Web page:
The Jayhawk State Theatre of Kansas

View of the auditorium from the balcony.
View of the auditorium from the balcony.

The Jayhawk Theatre opened in August of 1926 in Topeka, Kansas.  It was built by local architect Thomas W. Williamson, and designed by the Boller Brothers. The Boller Bros. were known for designing hundreds of theaters across the country, using the Jayhawk design as a prototype. In addition to the theater, the building contained a hotel and a commercial arcade that connected the two sections.

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Eastown Theatre

View of the auditorium from the balcony.
View of the auditorium from the balcony.

The Eastown Theatre opened on October 1, 1931 in Detroit, Michigan. It was built by the architectural firm of V.J. Waiver and Company for the Wisper and Westman Theatre chain. Designed in a Baroque architectural style, the 2,500 seat theater was built for motion pictures and did not have live performances until much later. Most movie palace openings were a grand event, and the Eastown was no exception. Newspaper ads proclaimed the opening to be, “the most glorious event in the history of east Detroit.” The opening film was Clark Gable’s first starring role “Sporting Blood.”

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The Ramova Theatre

The Ramova Theatre auditorium.

The Ramova Theatre opened on August 21, 1929 in the Bridgeport neighborhood of Chicago, Illinois. The 1,500 seat theater was designed by architect Meyer O. Nathan in the Spanish Revival style. An atmospheric theater, the ceiling was painted blue to resemble the night sky. A contest was held to name the theater while it was being built, and the winner named it after the Lithuanian word for “peaceful place.”

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Poll Results

Avalon New Regal Balcony
View of the auditorium from the balcony.

I’m happy to announce that the Avalon/New Regal Theatre has won the poll (by an overwhelming majority) and will be the next post on After the Final Curtain. Keep an eye out for it next week!

The Fall of the American Movie Palace

View of the Loew’s Palace Theatre from the balcony.

Hi everyone – I want to let you all know about an upcoming event.

On August 18, I’ll be giving a lecture on “The Fall of the American Movie Palace” as part of the Atlas Obscura Speakers series of talks at the Observatory in Brooklyn.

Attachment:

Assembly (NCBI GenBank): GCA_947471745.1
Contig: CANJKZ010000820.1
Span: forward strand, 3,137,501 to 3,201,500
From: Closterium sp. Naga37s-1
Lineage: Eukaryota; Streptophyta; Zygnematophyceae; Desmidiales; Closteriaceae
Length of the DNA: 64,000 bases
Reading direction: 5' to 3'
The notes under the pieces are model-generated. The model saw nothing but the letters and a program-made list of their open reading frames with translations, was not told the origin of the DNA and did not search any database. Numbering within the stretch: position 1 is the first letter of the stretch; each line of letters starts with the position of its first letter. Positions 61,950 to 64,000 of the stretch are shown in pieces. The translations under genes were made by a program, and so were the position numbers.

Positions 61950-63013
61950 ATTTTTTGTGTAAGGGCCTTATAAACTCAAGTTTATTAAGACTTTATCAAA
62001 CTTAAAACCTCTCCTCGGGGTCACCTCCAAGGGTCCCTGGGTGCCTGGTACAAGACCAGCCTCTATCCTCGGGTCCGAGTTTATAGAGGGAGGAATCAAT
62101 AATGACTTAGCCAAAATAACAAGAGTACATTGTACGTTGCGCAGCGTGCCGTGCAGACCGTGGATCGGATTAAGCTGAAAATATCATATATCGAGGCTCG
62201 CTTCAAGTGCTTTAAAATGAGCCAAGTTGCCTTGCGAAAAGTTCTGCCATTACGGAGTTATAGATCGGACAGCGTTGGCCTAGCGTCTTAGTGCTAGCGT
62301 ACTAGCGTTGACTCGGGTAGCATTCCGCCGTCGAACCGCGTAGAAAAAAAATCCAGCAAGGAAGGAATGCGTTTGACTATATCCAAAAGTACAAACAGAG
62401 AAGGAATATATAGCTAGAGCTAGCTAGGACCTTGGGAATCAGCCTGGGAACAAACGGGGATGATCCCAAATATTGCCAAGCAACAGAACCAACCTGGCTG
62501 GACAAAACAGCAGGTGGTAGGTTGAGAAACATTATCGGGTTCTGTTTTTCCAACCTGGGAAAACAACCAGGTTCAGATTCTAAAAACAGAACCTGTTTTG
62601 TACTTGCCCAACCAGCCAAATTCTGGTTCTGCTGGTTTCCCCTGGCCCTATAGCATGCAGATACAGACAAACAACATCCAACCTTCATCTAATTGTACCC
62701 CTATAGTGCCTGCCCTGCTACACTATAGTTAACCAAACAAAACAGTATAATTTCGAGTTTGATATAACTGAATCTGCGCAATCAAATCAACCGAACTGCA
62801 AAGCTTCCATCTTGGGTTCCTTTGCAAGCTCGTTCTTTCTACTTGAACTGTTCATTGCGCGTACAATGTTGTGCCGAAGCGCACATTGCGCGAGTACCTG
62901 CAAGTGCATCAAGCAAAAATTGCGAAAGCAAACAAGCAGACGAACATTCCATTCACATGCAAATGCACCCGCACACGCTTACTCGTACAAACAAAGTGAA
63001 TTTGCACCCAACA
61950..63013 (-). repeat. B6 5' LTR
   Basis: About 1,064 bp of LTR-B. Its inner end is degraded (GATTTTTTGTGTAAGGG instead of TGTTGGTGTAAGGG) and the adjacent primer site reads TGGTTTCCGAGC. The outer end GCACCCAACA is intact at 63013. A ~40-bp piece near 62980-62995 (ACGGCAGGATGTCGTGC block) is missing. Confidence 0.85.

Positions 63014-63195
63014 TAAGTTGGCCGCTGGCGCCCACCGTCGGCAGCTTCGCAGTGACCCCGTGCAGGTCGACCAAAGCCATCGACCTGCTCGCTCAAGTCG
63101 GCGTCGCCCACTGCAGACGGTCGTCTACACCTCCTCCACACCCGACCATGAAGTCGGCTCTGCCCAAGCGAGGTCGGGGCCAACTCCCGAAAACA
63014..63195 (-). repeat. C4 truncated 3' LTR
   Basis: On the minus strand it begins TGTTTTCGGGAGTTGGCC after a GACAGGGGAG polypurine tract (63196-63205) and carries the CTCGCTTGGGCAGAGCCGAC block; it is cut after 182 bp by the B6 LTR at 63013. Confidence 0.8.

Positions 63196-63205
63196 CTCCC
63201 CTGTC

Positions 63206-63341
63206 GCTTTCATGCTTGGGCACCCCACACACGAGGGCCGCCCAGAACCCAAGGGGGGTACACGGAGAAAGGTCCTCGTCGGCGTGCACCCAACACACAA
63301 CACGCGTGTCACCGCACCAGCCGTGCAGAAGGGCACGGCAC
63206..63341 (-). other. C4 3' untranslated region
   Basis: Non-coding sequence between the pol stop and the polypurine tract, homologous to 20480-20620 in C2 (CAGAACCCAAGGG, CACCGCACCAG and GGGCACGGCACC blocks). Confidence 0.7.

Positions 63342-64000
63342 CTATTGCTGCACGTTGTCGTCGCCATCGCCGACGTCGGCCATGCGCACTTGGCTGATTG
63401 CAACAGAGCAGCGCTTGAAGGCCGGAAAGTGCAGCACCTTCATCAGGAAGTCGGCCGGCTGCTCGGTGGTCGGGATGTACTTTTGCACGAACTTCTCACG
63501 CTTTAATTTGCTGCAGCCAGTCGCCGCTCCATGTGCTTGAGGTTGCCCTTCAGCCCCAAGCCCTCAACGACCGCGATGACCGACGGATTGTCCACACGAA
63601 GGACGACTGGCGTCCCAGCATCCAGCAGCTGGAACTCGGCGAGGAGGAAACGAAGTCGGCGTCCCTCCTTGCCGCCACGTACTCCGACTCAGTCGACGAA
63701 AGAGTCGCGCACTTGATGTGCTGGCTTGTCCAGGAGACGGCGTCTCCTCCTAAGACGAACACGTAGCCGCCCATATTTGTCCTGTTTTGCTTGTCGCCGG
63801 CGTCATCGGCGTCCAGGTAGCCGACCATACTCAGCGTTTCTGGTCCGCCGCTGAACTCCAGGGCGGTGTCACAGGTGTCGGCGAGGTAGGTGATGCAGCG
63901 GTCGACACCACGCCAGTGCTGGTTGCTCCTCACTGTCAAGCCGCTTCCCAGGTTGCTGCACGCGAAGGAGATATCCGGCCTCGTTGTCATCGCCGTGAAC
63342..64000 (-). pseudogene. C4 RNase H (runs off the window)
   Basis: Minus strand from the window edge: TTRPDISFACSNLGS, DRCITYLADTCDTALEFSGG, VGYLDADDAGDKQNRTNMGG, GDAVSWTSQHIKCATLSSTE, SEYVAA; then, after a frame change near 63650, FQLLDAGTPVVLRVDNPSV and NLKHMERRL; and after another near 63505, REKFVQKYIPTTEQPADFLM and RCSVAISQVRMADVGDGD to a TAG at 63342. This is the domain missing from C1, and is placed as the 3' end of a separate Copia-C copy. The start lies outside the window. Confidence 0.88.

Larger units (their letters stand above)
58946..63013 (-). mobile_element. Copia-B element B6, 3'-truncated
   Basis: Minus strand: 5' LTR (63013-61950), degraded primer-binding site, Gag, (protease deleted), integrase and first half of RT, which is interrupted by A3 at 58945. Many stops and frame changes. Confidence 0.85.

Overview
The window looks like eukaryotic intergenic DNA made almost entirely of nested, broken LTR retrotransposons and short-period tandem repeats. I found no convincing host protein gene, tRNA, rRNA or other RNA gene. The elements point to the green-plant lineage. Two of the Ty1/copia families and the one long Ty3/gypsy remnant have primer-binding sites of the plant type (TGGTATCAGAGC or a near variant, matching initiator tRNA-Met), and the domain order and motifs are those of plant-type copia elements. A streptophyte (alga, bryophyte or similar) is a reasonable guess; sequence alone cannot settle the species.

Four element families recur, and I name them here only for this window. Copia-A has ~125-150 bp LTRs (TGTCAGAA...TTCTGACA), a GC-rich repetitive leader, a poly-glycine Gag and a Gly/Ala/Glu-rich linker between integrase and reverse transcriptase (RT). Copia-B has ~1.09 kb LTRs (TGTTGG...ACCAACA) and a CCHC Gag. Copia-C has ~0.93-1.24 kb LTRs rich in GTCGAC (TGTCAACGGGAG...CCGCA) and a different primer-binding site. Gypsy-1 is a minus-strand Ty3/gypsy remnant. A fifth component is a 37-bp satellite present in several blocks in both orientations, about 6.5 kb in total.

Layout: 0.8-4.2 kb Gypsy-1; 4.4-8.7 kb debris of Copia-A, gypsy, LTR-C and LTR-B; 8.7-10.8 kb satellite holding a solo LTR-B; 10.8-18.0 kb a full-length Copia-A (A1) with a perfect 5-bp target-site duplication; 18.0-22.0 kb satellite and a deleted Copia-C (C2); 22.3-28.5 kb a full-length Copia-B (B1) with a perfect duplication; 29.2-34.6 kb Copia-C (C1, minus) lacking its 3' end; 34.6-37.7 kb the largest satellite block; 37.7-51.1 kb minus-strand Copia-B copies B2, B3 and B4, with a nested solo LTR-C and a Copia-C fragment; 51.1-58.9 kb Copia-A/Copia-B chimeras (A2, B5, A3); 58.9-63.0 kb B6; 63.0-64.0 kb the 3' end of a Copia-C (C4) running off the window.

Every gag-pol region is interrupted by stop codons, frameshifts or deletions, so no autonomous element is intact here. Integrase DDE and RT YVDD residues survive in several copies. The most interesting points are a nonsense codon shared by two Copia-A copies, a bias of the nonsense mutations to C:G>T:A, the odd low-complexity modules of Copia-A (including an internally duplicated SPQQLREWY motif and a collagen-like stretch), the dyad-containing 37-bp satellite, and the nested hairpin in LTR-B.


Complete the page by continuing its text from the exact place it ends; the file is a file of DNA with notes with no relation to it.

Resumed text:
Here’s some information about it from the Observatory’s website:

There’s nothing remarkable about a movie theater today, but there used to be. When the great American Movie Palaces opened, they were some of the most lavish, stunning buildings anyone had ever seen. With the birth of the multiplex, theater companies found it harder and harder to keep these buildings open. Some were demolished, some were converted, and some remain to this day. “The Fall of the American Movie Palace” will take you through the history of these magnificent buildings, from their opening in the early 1900s to years after the final curtain.

Check out Atlas Obscura for more information, and to purchase tickets. http://atlasobscura.com/blog/Obscura-Society-NYC-Movie-Palace

Tickets can also be purchased at http://obscura-society-nyc-movie-palace-es2.eventbrite.com/?srnk=1

Road Trip Day 1

The lobby of the Ramova Theatre.

I’m currently on a road trip to photograph some more abandoned theaters. Day 1 was spent revisiting the Ramova Theatre in Chicago.

The Ramova Theatre opened on August 21, 1929, and closed in the mid 1980s.

Victory Theatre

Balcony Level, Victory Theatre
The two Vincent Maragliotti murals on either side of the stage have been removed for restoration.

The Victory Theatre opened on December 31, 1920 in Holyoke, Massachusetts. The 1,680 seat theater was built by Mowll & Rand, an architecture firm based out of Boston.  The firm was also known for the design of the Calvin Theatre in Northampton, Massachusetts. The Victory was commissioned by the brothers Samuel and Nathan Goldstein of Western Massachusetts Theatres Incorporated.

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